“Good baby!” Seymour Gravity shouted over his sport-utility life. “A very good baby! A fine baby! A very good, fine, fine baby!”
“Yes,” Mrs. Gravity agreed. “Jackson is the best possible baby in the whole wide world.”
An advertisement came on the radio, an ad for the same make and model of vehicle in which they were heading, for the first time as a family, home. Seymour Gravity stopped playing bongos, returned the commuter mug to the minibar and hung up the phone so he could devote more attention to the ad.
“We got a hell of a deal,” he said after a moment, then changed to another clear channel and retrieved his coffee.
Jackson smiled slightly and passed out.
Eight weeks passed, and, just as the pamphlet had promised, Jackson looked more or less like a Gravity again. And the skin on his shoulder had healed, at least a little bit. At least enough that Seymour and Nathalie figured a lawsuit would be frivolous. Besides, they’d already bought the clothes, fixed the old crib, remodeled the room. Nathalie had eventually chosen ClearChannel/DowChem Blue15™ for the walls, and Halliburton/DuPont Antron Blue42™ carpet. Seymour had even considered installing an AOL Time Warner/G.E. Blue127™ “party bulb” in the overhead fixture, but settled for the more traditional (and much cheaper) ClearChannel/Westinghouse Extreme Soft Yellow19™ after Nathalie threatened suicide.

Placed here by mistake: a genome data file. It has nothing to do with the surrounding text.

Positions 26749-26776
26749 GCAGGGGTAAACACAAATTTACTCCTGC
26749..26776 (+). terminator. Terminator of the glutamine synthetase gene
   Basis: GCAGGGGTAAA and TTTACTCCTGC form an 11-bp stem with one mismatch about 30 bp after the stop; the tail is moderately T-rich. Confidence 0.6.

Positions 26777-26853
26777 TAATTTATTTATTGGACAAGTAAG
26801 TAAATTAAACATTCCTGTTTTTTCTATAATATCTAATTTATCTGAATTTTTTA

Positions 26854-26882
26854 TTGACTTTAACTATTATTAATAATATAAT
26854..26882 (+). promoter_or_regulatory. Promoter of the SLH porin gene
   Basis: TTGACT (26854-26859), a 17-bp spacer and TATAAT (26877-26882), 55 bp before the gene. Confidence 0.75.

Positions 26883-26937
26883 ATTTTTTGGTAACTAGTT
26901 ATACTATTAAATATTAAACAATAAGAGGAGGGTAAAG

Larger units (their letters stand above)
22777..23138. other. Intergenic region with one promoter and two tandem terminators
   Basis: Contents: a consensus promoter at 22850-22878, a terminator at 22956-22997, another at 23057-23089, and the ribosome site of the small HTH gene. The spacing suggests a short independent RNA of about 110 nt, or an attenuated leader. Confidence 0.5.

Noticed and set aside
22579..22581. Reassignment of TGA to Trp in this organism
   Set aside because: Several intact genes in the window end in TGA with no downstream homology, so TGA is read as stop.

The Gravitys cared for Jackson exactly as Enjoy Your Baby! advised, feeding him the quantities and brands of nutrients recommended by ClearChannel Consolidated Worldwide Multimedia Network’s impartial health-care research affiliates. And while Jackson’s physical health seemed fine, he was an undeniably grumpy baby, so his parents invited friends and relatives over to cheer him up.
“Shh. He’s not sleeping.”
“Shh, yourself. That son of a bitch is sleeping.”
“No, he’s not. His eyes are open. Settle down.”
“Those aren’t his eyes.”
“Of course they are. Hi, little Jackson!”
“Are not. If those were his eyes, then where’s the nose? The nose would be right . . . right there.”
“That is a nose.”
“No, it’s not.”
“Shh! Someone might hear you!”
“You know, he does still look a little like Don Rickles.”
“Shut the fuck up! Respect! The little bugger’s trying get some sleep on!”
After the guests left and Jackson at last fell asleep, Steven, Jackson’s 4-year-old brother, entered quietly, tiptoed to the crib, pressed his face between the bars and watched his little brother sleep.
Steven tried to remember back to when he himself must’ve looked like Don Rickles, but couldn’t. He didn’t even know who Don Rickles was, but his parents had shown him pictures, and now he couldn’t get the image out of his mind. Didn’t all babies look more or less like Don Rickles?
Stretching out the collar of his T-shirt and pushing his left shoulder up and through, Steven searched for scars of a 1-inch fluorescent pink square. Nothing. But maybe, Steven reasoned, hospitals were making different kinds of babies now.